The product is a bit expensive running $32-35 at my local pond shops for 32 oz size. But it should work for several months per the manufacturers website.

From the Microbe-lift website:

Specially Formulated for Decorative Fish Ponds, Lagoons & Smaller Water Features
Creates a cleaner environment for your pond, promoting faster fish growth
Reduces ammonia nitrogen levels
Dissolves away organic sludge
Seeds and maintains biological filters
Significantly reduces noxious odors caused by dead algae, fish fecal matter, and urine
Reduces hydrogen sulfide, which creates strong, offensive odors
Reduces biological oxygen demand (B.O.D.)
Reduces buildup of bird droppings, fish feed and dead leaves
Breaks down dead algae
Improves dissolved oxygen levels
Contains photosynthetic bacteria which reduces cloudy water by promoting flocculation and settling of organic and inorganic particles
Effective over a wide range of pH conditions

32 oz. (10PLQ) Treats 500 gal. pond for 11 months or 1,000 gal. pond for 8 months.

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Microbe-Lift 7.5 pH Buffer Stabilizer Review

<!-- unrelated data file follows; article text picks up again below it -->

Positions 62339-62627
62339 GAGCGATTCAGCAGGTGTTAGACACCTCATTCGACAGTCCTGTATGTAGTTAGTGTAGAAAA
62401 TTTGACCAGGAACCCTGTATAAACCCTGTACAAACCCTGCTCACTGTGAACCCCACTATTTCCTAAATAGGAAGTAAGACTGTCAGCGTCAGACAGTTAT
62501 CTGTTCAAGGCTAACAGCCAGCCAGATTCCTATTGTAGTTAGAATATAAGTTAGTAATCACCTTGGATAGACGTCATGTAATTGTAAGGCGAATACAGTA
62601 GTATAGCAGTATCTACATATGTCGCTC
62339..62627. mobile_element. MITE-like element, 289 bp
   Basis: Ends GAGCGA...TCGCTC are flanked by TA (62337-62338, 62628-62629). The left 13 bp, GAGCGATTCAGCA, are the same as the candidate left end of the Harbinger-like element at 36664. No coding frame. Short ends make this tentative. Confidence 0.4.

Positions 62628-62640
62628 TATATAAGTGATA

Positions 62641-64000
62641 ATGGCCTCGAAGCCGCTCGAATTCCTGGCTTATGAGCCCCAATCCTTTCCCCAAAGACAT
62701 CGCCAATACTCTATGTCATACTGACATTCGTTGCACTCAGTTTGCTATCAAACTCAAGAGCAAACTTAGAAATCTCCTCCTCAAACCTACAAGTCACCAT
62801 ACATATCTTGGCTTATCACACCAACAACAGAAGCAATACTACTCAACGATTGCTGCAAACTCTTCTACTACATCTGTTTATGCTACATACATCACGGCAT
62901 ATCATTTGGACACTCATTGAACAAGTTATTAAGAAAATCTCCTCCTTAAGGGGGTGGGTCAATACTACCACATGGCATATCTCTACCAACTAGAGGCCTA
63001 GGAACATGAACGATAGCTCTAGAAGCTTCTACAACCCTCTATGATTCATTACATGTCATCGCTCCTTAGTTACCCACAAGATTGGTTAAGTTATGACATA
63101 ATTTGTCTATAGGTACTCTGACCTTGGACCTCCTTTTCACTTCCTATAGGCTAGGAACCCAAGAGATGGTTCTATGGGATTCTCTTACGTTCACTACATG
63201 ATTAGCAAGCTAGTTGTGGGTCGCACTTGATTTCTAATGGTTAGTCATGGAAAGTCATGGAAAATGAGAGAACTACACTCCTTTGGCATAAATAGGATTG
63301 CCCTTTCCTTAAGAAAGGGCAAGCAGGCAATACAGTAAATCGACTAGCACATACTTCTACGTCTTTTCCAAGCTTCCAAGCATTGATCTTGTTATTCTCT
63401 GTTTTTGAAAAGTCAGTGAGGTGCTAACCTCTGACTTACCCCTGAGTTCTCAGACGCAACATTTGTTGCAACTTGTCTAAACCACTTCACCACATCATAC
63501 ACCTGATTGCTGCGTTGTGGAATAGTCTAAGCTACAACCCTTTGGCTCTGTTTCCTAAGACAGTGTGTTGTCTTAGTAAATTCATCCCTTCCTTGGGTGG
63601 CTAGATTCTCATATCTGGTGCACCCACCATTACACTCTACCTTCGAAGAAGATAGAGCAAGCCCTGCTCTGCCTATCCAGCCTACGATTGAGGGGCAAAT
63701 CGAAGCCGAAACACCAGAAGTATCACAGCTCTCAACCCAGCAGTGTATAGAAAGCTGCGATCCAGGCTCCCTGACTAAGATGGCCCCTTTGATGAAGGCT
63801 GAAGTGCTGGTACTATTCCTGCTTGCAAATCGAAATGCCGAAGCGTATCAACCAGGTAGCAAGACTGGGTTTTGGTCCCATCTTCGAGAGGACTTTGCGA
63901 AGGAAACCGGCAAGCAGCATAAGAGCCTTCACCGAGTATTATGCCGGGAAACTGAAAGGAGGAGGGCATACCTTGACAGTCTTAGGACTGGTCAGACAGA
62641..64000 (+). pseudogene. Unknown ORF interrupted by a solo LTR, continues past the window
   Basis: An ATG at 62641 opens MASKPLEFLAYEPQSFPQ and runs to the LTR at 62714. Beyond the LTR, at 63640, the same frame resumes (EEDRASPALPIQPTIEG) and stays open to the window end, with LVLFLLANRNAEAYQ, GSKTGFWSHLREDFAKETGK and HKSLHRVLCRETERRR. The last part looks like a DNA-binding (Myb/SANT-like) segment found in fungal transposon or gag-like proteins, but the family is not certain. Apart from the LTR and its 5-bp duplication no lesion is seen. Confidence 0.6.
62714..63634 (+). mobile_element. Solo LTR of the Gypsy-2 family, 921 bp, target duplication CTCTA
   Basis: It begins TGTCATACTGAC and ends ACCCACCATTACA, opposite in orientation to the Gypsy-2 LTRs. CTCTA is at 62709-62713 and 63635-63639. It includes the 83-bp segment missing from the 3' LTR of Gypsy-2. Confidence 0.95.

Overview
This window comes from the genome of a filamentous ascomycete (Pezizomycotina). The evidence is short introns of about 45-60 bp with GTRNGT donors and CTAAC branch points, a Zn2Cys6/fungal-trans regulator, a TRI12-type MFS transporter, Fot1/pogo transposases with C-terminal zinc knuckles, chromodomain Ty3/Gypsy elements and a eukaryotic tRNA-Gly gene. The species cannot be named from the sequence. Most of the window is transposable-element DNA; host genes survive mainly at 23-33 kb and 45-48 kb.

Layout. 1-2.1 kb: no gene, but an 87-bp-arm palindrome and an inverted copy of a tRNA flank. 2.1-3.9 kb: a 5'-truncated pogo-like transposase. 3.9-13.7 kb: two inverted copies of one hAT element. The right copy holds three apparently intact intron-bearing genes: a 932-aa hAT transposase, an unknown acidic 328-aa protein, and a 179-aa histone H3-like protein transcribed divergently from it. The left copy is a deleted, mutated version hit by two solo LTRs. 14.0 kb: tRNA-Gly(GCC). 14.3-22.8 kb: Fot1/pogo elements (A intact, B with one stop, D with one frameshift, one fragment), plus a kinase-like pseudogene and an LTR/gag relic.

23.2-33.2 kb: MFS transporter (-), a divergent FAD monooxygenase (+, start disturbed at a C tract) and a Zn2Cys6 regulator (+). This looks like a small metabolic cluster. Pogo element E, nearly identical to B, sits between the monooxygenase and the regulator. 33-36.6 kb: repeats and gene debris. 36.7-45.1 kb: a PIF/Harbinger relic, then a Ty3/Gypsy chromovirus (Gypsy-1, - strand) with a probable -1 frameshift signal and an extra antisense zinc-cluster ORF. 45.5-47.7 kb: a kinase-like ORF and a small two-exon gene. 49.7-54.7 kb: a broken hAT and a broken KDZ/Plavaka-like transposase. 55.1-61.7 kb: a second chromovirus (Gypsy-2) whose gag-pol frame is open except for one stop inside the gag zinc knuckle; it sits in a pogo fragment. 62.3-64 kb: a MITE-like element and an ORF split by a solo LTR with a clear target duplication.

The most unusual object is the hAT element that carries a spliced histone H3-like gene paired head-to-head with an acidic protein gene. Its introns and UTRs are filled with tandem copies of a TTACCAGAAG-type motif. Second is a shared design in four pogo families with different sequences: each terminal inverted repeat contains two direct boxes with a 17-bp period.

This week I tested Ecological Labs Microbe-Lift 7.5 pH Buffer Stabilizer to determine if it would stabilize my pH at 7.5. It did not. My pond continues to fall below 7.5 at both morning and night. The goal is to keep my ph at 7.5 or above so that nitrifying bacteria can reduce my nitrites. This product may work in some ponds but not in mine.

I have 1600 gallons with 8 medium koi. Water changes 15-20% per week.
Added 2 lbs per instructions.
pH rose above 7.5 initially and has fallen as low as 7.2 1 week later.
This would be my normal pond behavior so buffering has no effect.
Only other chemical used was Chlorine remover when adding water from mains.
Only 1 filter cleaning performed during this time.

I would call this product a failure. If you have had luck with this product please let me know your particulars.

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Great Gifts for the Pond owner

Here are just a few items you might consider for the special pond owner in your life at gift giving times, whether he be a spouse, father, or good friend. While you can not likely give a special fish or know what pond equipment they may need there are some generic options for every pond keeper.

  • BOOKS! For the koi enthusiast there is no better book to give than Koi Kichi or Koi2Kichi. For others please see my Bookspage.
  • Gift certificates from their favorite pond/fish store, or generic gift cards to be used for supplies.
  • A personal coupon – Good for one (or more) filter cleanings or other pond tasks.
  • Gift basket – Restock supplies, fish food, fish treats, water test kits, water declorinator, a new pH meter, etc…
  • Outdoor furniture for the enjoyment of the pond – New Adirondack chair, firepit, hammock, garden bench, planters, etc…